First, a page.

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NPR FOR THE DEAF: We Hear It Even When You Can’t

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Historian Drew Gilpin Faust writes that Civil War deaths — both their number and their manner — transformed America. Her new book is This Republic of Suffering:Death and the American Civil War. The Civil War death rate was six times that of World War II, when adjusted against the size of the American population, Faust points out. “For those Americans who lived in and through the Civil War, the texture of the experience … was the presence of death,” she writes. “At war’s end this shared suffering would overridecivilwardead_1.jpg persisting differences about the meanings of race, citizenship, and nationhood to establish sacrifice and its memorialization as the ground on which North and South would ultimately reunite.” Faust is the president of Harvard University, where she also holds the Lincoln Professorship in History. ALSO, two million patients get bacterial infections from health-care workers each year. Nearly 100,000 of them die as a result. Dr. Richard Shannon argues that those infections — and deaths — are preventable. Shannon’s work on patient safety was featured in the PBS documentary Remaking American Medicine; he teaches at the University of Pennsylvania School of Medicine, where part of his job involves working with colleagues at the Wharton Business School to demonstrate a business case for quality health care.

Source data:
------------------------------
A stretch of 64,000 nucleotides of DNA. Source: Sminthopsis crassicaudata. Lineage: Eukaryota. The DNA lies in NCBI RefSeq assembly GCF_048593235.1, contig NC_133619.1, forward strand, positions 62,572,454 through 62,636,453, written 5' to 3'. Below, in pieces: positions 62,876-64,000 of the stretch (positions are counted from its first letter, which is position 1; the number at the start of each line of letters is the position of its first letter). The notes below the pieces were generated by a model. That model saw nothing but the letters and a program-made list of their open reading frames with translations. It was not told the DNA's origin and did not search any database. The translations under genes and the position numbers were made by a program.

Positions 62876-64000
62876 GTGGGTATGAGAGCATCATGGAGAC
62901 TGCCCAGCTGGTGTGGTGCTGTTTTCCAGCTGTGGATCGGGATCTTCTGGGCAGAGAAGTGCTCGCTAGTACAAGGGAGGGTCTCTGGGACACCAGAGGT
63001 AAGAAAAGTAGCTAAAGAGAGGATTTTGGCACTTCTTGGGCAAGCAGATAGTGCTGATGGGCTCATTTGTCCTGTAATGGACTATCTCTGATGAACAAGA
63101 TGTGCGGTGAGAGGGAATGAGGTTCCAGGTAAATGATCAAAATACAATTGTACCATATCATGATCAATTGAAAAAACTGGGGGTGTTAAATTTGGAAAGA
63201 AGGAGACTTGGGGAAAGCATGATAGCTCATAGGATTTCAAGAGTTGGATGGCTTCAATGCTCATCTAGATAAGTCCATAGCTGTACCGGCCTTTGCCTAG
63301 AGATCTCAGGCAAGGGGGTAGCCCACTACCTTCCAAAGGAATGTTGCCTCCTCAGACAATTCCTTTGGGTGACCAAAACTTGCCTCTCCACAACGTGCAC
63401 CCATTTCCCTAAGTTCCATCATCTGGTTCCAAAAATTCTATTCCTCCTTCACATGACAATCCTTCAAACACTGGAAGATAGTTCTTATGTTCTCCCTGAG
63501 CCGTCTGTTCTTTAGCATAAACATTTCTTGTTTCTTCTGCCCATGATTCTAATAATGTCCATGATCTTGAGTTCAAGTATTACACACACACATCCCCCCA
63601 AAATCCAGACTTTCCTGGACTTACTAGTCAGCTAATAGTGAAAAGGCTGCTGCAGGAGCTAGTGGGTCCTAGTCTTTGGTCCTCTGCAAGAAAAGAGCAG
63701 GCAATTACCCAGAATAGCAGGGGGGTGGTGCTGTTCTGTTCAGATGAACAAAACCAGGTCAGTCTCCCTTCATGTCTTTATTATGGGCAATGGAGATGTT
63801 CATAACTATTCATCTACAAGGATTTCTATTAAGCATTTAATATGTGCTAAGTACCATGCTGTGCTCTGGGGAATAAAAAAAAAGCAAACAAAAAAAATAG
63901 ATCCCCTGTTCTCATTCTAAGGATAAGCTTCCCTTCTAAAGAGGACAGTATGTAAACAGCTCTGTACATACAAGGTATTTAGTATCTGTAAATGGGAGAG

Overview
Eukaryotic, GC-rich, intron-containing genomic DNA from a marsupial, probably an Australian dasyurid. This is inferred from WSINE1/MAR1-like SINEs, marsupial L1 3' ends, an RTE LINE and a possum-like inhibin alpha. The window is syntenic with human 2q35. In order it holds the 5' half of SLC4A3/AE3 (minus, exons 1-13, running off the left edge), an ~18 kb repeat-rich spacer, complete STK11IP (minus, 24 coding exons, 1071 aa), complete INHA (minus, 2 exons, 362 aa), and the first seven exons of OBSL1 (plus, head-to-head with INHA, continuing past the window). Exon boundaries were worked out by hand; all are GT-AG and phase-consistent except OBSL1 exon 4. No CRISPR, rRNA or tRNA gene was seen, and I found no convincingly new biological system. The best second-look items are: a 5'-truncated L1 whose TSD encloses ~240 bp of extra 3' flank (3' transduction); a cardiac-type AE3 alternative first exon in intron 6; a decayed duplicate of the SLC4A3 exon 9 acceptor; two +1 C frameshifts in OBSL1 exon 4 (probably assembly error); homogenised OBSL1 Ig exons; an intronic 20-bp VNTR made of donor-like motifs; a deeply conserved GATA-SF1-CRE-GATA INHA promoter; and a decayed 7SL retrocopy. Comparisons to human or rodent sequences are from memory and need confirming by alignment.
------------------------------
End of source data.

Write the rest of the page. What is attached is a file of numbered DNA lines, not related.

Hour 1
(Rebroadcast tonight at 11)
Analysis of the NH Primary results. We’ll first check in with ANDREW SMITH a New Hampshire pollster with the University of New Hampshire Survey Center. His organization does the NH polling for CNN. Then we’ll hear whatiswhat.jpga liberal/conservative take on the results from CHRISTOPHER HAYES, the Washington DC Editor for The Nation and JIM GERAGHTY who writes the Campaign Spot blog for National Review Online. Listen to this show via Real Audio | mp3
Hour 2
A conversation with writer DAVE EGGERS, about his book, What is the What, which is the 2008 “one book, one Philadelphia” selection. It is the fictionalized story of the life of Valentino Achak Deng, one of the Sudanese Lost Boys. Listen to this show via Real Audio | mp3

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David Dye welcomes John C. Reilly, star of Walk Hard: The Dewey Cox Story, to the World Café. Over the years, Reilly has earned acclaim as both a serious and comedic actor, and in the new movie both talents help bring Dewey Cox, the over-the-top fictitious rock legend, to life. Accompanied by backing band, The Hard Walkers, he recorded all of the songs from the movie’s original soundtrack. With his embellished delivery of songs like “Weeping” and “Guilty As Charged,” Reilly delights as much as a musician as he does as an actor.

DEWEY COX: Let’s Duet

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